"Let books be your dining table, / And you shall be full of delights. / Let them be your
And you shall sleep restful nights" (St. Ephraim the Syrian).

Friday, May 27, 2011

Russian Geography: Sacred, Real, and Imaginary

Anyone who knows anything about relations among Eastern Christians in the former Soviet Union, and relations between the Russian Orthodox and Roman Catholic Churches since 1991, will have heard the phrase "Russian canonical territory" repeated more times than anyone would care to count. That phrase, of course, has been invoked tendentiously to assert that the Russian Orthodox Church is the sole legitimate ecclesial presence in Ukraine. Neither the Ukrainian Greco-Catholic Church, nor the Roman Catholic Church, nor any of the other three (of four) Orthodox Churches in Ukraine are legitimately allowed to be there according to this Russian mindset: only the Ukrainian Orthodox Church of the Moscow Patriarchate is said to be legitimate. All others are illegitimate interlopers. (Some of these assertions have been examined and debunked by others, as I noted previously.)

It seems, then, that in the absence of empire, geographical boundaries and territory have become paramount concerns in buttressing post-Soviet Russian identity. Such an idea is given fresh examination in a new book by Edith W. Clowes, Russia on the Edge: Imagined Geographies and Post-Soviet Identity (Cornell University Press, 2011), 200pp.

About this book the publisher tells us:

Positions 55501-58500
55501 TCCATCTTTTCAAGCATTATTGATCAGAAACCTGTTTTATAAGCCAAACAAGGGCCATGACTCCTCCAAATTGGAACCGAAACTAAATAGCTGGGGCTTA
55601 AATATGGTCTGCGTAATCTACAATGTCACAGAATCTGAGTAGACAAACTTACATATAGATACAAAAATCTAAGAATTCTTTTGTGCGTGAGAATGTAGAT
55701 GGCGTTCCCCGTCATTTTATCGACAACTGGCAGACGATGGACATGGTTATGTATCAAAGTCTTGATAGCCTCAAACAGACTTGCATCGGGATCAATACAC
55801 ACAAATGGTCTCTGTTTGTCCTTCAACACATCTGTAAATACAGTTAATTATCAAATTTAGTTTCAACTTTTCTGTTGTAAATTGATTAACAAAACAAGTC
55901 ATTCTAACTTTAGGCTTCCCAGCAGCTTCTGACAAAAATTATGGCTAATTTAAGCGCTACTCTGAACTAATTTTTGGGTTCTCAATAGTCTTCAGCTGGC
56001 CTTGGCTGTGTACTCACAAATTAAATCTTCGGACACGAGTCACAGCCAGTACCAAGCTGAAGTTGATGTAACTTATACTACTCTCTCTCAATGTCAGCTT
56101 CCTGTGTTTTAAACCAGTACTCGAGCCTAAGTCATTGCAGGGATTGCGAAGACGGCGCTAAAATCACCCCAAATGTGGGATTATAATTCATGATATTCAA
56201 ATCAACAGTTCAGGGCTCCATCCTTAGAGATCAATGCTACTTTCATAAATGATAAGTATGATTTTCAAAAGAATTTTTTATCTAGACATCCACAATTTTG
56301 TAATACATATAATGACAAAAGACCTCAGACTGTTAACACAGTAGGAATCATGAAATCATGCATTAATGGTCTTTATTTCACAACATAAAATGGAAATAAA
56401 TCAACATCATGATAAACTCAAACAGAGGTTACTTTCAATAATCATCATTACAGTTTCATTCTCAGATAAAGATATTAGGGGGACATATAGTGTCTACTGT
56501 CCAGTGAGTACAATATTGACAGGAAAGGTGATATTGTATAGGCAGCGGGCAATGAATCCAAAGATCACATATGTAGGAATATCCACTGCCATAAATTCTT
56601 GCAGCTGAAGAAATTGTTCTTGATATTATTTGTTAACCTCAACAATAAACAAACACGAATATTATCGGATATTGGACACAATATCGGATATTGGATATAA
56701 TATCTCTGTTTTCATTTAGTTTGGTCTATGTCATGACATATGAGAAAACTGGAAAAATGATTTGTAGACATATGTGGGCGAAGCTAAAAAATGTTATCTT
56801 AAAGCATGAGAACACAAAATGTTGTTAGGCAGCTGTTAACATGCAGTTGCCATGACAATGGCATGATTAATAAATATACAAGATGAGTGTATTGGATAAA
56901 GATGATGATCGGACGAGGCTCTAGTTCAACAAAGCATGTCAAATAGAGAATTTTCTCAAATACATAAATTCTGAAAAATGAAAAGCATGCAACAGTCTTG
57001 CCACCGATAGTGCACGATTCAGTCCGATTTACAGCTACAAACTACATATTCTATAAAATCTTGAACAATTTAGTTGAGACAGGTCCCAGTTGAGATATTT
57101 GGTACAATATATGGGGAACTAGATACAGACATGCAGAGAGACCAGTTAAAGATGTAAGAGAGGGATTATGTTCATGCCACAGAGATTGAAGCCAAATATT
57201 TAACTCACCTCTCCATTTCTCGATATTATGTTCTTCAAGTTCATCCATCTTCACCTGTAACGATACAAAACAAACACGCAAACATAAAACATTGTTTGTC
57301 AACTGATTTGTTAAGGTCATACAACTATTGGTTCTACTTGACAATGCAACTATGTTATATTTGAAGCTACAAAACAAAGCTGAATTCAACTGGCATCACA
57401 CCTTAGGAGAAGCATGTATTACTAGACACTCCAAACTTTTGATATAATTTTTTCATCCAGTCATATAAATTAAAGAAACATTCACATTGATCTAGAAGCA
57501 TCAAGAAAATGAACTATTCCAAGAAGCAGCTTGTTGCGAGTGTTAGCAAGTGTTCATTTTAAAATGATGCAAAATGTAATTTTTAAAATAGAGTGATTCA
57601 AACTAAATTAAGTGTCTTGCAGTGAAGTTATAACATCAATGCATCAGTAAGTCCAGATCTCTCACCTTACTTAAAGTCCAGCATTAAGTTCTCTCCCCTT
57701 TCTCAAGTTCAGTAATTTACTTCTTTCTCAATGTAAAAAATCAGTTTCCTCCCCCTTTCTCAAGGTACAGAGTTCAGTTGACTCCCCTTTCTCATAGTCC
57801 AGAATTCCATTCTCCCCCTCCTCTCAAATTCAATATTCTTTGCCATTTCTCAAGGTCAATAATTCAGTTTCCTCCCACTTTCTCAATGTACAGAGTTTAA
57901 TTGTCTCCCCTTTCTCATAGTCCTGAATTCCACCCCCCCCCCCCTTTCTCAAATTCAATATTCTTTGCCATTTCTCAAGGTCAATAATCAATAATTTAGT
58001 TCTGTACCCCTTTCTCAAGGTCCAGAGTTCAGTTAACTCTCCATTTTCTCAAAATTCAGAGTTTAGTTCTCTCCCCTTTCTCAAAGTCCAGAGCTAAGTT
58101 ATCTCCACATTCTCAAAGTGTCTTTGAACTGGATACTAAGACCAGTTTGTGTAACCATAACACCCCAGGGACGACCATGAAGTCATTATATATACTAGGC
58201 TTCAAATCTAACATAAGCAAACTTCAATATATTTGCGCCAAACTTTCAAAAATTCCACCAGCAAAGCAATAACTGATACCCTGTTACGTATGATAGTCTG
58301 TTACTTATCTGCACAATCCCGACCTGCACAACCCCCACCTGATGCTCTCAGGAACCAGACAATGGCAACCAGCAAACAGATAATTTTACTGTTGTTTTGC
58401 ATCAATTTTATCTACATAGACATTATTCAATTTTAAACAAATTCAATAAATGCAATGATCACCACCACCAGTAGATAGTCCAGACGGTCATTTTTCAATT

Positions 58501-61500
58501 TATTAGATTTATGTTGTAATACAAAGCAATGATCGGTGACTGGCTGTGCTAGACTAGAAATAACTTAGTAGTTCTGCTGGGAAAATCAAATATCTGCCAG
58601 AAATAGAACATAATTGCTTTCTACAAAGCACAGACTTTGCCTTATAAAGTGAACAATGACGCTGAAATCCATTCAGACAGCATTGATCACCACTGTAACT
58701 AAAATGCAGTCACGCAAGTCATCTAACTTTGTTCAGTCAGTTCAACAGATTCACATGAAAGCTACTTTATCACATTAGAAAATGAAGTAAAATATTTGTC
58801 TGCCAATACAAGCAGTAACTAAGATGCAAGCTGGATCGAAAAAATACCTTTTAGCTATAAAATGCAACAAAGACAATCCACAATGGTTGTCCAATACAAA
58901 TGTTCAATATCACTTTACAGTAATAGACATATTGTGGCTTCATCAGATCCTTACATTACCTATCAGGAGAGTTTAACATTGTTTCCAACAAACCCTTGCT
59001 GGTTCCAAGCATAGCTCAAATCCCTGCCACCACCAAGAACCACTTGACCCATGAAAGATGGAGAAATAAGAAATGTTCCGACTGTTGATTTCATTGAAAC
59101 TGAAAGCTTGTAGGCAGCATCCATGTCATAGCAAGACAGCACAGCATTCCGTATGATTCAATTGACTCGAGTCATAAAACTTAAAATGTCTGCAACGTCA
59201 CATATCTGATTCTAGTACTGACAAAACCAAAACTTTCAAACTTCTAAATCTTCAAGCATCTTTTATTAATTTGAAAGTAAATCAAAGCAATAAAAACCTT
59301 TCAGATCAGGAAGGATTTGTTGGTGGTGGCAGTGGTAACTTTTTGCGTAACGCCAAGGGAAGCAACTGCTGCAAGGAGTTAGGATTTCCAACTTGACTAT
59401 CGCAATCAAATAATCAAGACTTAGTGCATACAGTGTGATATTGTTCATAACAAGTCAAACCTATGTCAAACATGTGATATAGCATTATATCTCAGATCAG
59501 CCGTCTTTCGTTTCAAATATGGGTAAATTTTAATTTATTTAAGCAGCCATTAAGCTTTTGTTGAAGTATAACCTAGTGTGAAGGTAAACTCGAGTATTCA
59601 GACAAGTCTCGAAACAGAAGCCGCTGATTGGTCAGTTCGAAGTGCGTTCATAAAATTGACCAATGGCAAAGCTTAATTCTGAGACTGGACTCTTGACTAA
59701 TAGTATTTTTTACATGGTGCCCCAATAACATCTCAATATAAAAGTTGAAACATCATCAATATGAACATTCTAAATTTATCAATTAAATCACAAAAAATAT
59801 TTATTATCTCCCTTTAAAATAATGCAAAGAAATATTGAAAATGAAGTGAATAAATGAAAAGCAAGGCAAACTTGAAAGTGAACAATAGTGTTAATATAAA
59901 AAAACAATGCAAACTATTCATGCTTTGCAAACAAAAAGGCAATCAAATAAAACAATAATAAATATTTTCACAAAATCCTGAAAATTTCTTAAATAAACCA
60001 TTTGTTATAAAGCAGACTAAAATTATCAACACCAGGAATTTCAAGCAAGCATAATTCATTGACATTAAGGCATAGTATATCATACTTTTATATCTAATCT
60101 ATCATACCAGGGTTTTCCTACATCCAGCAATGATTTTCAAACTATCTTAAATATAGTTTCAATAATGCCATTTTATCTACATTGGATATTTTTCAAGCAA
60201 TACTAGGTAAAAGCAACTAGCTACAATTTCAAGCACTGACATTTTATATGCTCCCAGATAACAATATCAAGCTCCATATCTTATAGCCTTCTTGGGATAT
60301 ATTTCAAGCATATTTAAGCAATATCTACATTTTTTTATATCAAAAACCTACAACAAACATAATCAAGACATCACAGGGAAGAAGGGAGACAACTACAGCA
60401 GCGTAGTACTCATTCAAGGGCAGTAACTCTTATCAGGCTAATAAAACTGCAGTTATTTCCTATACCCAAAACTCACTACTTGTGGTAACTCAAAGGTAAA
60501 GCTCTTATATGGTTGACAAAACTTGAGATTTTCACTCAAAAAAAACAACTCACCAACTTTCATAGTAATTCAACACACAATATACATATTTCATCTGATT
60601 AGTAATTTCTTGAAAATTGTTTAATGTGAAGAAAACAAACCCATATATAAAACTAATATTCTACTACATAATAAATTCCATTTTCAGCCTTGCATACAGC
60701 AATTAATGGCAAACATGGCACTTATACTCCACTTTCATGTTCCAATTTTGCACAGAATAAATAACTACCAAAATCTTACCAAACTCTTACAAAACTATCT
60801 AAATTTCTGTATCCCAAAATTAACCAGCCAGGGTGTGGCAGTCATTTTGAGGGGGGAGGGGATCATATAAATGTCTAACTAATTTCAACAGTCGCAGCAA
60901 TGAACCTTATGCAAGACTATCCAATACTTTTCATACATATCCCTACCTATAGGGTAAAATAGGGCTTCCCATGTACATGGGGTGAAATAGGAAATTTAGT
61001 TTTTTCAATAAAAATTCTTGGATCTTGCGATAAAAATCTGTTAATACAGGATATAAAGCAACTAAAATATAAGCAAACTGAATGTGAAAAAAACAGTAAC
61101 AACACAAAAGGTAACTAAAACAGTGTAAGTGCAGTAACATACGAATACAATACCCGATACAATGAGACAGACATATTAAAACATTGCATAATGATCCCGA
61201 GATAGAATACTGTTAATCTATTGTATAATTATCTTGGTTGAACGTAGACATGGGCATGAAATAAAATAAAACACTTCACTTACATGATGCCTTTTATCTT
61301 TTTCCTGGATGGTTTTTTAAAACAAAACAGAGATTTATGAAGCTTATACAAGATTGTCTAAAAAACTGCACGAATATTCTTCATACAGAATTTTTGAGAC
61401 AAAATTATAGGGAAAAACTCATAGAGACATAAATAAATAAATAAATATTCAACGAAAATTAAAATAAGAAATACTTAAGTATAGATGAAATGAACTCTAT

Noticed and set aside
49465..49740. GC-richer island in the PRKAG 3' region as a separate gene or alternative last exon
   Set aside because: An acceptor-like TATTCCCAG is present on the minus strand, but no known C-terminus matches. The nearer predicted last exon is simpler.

Since the dissolution of the Soviet Union in 1991, Russians have confronted a major crisis of identity. Soviet ideology rested on a belief in historical progress, but the post-Soviet imagination has obsessed over territory. Indeed, geographical metaphors—whether axes of north vs. south or geopolitical images of center, periphery, and border—have become the signs of a different sense of self and the signposts of a new debate about Russian identity. In Russia on the Edge Edith W. Clowes argues that refurbished geographical metaphors and imagined geographies provide a useful perspective for examining post-Soviet debates about what it means to be Russian today.

Clowes lays out several sides of the debate. She takes as a backdrop the strong criticism of Soviet Moscow and its self-image as uncontested global hub by major contemporary writers, among them Tatyana Tolstaya and Viktor Pelevin. The most vocal, visible, and colorful rightist ideologue, Aleksandr Dugin, the founder of neo-Eurasianism, has articulated positions contested by such writers and thinkers as Mikhail Ryklin, Liudmila Ulitskaia, and Anna Politkovskaia, whose works call for a new civility in a genuinely pluralistic Russia. Dugin’s extreme views and their many responses—in fiction, film, philosophy, and documentary journalism—form the body of this book.

In Russia on the Edge literary and cultural critics will find the keys to a vital post-Soviet writing culture. For intellectual historians, cultural geographers, and political scientists the book is a guide to the variety of post-Soviet efforts to envision new forms of social life, even as a reconstructed authoritarianism has taken hold. The book introduces nonspecialist readers to some of the most creative and provocative of present-day Russia’s writers and public intellectuals.

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